Another added: “From April we have a couple of suppliers pricing us on a monthly basis. They were not prepared to offer a quarterly price or what they proposed we could not accept so we moved to monthly.”

In ethanol markets a player in Switzerland said: “Several contracts have been switched from quarterly to monthly pricing. This is at producers’ request as most struggle to look two-to-three months ahead.”

According to a producer of POM and PBT: “We had some indications earlier in February for Q2 with further price adders and natural gas costs. But we are moving to monthly pricing as we cannot sustain fixed pricing with the fluctuations. This is our new way to move forward.”

A PTA trader said: “If I were a consumer or a producer I would prefer a monthly adder fee because things are yoyoing and so volatile nowadays. Everyone would be in better shape if there were a monthly adder.”

In PC markets there is resistance to change.  “Monthly contracts are a pain for us – every time PC prices change, our moulders have to readjust costs and we need to estimate new prices. It’s a process that takes a lot of time, so we would prefer to do that once every three months instead of once every 30 days,” A PC moulding-grade buyer said.

A European PC producer said: “Nothing is like in the past – it’s mayhem and the market needs to calm down to go back to quarterly contracts. If you look across the board for raw material, volatility is crazy.”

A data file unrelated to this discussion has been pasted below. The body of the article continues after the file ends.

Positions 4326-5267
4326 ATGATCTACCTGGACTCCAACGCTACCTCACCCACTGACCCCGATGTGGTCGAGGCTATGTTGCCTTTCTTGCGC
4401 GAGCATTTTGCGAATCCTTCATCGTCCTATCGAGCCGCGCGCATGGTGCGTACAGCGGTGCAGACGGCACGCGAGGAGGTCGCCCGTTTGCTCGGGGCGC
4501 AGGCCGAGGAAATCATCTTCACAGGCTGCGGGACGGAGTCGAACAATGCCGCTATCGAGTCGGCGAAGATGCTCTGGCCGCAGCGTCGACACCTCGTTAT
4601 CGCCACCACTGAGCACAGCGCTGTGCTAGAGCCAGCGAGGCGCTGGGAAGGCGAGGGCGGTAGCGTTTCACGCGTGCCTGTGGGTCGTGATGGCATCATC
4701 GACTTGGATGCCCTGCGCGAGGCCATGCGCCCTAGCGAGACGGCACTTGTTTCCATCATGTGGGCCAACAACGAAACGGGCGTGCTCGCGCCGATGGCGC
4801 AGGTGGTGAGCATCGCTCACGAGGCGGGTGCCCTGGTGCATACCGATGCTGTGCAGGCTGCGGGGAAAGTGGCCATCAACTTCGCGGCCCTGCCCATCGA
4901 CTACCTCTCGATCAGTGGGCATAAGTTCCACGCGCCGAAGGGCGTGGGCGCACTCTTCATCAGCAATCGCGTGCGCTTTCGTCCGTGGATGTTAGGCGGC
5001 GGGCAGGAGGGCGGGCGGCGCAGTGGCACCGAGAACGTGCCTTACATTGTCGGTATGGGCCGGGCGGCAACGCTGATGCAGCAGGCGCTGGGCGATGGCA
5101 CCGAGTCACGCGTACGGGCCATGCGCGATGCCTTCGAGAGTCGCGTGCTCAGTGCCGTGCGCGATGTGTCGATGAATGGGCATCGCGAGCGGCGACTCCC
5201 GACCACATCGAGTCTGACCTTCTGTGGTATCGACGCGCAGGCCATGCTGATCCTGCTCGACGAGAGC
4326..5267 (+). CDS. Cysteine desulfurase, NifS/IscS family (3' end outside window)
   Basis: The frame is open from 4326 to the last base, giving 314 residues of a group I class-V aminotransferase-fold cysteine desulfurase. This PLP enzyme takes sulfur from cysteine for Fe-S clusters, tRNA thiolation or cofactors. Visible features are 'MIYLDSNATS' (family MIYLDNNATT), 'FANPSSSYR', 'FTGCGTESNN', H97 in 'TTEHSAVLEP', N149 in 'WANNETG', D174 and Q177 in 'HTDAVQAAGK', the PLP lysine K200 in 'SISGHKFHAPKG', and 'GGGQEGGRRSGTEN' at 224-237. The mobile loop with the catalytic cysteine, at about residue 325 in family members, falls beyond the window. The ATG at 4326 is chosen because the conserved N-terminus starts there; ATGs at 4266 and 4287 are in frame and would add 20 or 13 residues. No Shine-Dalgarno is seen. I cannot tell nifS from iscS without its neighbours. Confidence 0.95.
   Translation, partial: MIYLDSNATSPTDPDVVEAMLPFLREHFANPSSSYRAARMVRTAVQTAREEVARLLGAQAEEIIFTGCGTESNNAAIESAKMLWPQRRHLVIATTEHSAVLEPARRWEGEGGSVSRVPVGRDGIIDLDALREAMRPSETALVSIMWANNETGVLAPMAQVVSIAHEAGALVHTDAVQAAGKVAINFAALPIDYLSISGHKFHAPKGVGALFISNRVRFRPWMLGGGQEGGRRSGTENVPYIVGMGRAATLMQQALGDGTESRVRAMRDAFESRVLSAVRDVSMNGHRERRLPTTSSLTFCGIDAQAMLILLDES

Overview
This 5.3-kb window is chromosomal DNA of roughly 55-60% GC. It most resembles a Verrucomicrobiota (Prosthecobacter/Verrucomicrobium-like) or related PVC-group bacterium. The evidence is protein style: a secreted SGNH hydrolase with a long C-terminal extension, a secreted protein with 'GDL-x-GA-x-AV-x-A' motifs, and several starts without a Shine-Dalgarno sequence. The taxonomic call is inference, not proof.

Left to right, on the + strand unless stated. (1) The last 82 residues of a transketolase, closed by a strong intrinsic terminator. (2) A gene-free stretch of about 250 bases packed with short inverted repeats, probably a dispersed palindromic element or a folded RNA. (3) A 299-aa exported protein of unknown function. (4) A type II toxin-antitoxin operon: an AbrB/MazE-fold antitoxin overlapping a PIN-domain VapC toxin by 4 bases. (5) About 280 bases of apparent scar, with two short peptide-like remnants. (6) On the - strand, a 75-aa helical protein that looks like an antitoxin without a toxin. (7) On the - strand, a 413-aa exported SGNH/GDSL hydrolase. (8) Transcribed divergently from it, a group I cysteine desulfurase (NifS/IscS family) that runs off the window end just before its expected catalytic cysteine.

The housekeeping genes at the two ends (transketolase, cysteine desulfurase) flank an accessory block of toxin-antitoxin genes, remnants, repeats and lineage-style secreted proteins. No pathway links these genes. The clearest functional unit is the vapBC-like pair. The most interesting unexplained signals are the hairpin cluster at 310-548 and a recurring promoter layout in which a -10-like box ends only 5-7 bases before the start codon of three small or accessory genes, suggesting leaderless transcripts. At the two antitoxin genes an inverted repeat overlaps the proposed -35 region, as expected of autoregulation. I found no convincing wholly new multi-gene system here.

MMA markets are moving from quarterly to monthly pricing.

“There will be no quarterly price in Q2,” a buyer said. “We are moving to monthly pricing just to avoid taking too much risk on the sale and buy side because we don’t know what’s going to happen.”

A producer added: “We started some quarterly discussions for Q2 but generally positioned for an April price rather than a Q2 price. This is because trying to give a quarterly price now is difficult or loaded with caveats.”

ICIS introduced a monthly MMA contract price in 2010 at the request of the market, and since then many players have had a mixture of monthly and quarterly contracts. However, large volumes were predominantly agreed on a quarterly basis, which highlights how significant this shift may be.

As recycling plays a more significant part in chemical production, and more local circular supply chains develop, some argue that there will be a greater need for more local pricing of feedstocks and chemicals.

Also speaking on the Think Tank podcast, Paul Hodges, chairman of New Normal Consulting, said: “Recycling isn’t going to involve shipping product around the world; it’s not really going to involve even shipping products around countries. You’re going to have to have a local pricing basis that rewards the waste collectors and cities for setting up the processes for recycling and making it all work efficiently rather than just throwing it in landfill.”

ICIS has developed a wide range of price reports for recycled polymers and adds new assessments to its petrochemical reports to reflect new ways of trading.

In Europe and the US around 80% of chemicals are sold on long term contracts, with 20% on spot. In Asia almost all business is spot.

Insight article by Will Beacham and Katherine Sale

Marta Fern, Nazif Nazmul, Yashas Mudumbai, Heidi Finch, Caroline Murray, Miguel Rodriguez-Fernandez, Jane Massingham, Anne-Sophie Briant-Vaghela and Mathew Jolin-Beech contributed to this article.